CO-OPERATIVE LAND SETTLEMENT.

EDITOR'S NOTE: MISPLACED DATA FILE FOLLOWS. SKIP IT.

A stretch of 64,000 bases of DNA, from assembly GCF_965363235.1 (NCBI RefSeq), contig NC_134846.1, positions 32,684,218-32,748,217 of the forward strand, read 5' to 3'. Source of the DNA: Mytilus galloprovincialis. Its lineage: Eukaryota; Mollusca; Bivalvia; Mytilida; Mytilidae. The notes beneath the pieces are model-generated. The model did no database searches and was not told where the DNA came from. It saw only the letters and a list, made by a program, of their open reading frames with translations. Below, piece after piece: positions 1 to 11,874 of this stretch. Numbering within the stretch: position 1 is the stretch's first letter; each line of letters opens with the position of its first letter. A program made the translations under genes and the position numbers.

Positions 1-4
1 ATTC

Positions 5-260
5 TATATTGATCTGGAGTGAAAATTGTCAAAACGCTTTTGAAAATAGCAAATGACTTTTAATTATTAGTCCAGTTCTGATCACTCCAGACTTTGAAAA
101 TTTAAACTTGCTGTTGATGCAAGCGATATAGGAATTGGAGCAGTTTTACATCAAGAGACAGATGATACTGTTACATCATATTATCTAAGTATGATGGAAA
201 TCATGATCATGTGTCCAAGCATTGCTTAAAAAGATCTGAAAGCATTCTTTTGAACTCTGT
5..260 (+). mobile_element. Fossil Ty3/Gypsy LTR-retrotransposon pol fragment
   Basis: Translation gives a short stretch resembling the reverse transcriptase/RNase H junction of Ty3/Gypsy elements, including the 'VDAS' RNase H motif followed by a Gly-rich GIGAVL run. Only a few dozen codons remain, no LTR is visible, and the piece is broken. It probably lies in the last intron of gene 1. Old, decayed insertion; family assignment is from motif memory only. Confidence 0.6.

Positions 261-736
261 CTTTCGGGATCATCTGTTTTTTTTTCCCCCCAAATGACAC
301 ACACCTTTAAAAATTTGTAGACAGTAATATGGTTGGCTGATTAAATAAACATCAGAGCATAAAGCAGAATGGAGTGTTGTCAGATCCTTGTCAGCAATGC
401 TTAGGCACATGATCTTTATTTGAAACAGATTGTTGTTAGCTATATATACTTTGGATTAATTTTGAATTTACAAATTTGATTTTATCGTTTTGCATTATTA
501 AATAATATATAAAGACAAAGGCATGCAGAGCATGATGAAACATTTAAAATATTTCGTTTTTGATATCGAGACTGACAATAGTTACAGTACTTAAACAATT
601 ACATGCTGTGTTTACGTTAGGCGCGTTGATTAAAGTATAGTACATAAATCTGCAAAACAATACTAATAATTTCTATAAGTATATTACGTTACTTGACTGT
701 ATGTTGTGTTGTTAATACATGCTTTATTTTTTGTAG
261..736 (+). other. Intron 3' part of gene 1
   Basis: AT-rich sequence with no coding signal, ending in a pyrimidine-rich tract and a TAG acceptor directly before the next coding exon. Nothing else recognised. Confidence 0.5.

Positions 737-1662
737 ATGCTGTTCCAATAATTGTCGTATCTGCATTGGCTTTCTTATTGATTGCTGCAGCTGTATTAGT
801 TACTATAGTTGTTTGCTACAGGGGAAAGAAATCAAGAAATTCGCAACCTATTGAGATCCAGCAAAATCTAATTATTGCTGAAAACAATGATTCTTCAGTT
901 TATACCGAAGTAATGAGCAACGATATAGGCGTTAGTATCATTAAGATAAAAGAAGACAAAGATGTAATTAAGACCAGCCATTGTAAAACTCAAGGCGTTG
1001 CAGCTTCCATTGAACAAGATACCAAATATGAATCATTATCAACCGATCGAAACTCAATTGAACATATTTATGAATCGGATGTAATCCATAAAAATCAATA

The ' Sydney Morning Herald,' in an article on the latest effort of legislation to bring about the settlement of the land in New South Wales, gives the following account of wliat is being done privately in the way of co-operative settlement, remarking that the problem is not a sentimental but an intensely practical one ; as such it has to be solved ; as such it had better throughout be considered. It happens that an experiment of the highest interest is proceeding in several districts of the Riverina and the Central farming country. At the present time there are five large Riverina stations — Momalong, Mnlwala, Boomanoomana, Tarramia, and Barooga — upon which farmers are now settled under a varying contract with the landholders to share profits. On the four last-named estates 11,000 acres will be under wheat this season, in arrears of 2,000, 2,000, 3,000, and 4,000 acres respectively. In each case the laud is let on the basis of half the crop, and one station, Mnlwala, also supplies seed wheat and bags for harvesting, the present extension being the outcome of a very successful experiment last season with 150 acres only. At Momalong the tenure is different, being merely extended purchase ; but here again the seller takes his payment in the crop, which is altogether his. Also, about Albury, we learn that several district stations have cleared thousands of acres, ploughed them, and offer them to farmers on the basis of one-third of the crop. At landra, in the Young district, a similar course is being pursued. The majority of the Riverina settlers are from Victoria or Tasmania, and this being so, the Protectionist argument about the effect of our cereal tariff will not have much weight, for if these duties were the only stimulus needed by agriculturists, why did the fanners leave their own highly protected colonies? Protection has only the slightest bearing iv this instance ; it is because the can get virgin land cheap that they pass over into New South Wales, and the exodus of fanners from the South began long before the existing tariff was in force, or seemed likely to be so. It may be pointed out, too, in this connection, that in the irrigation schemes of several Riverina towns there is likely to be a growing scope for co-operation. Wentworth already has its Act ; other towns, like Balranald, are pressing for theirs. At Mildura and Renmark the settlers have common rights, markets, and interests tending to friendly co-operation. And such must be the tendency of similar settlements in this colony. The coming policy of irrigation in Riverina and along the Darling, taken together with the highly important change in the relation of squatter and settler to which attention has been called — a relation which realises by private good sense more than the Socialist school in politics can hope to effect by State compulsion — offers a prospect equally agreeable to capital and labor. The co-operative farming shows that the large landholder is ready to sell or to lease as soon as a legitimate demand exists for his land.
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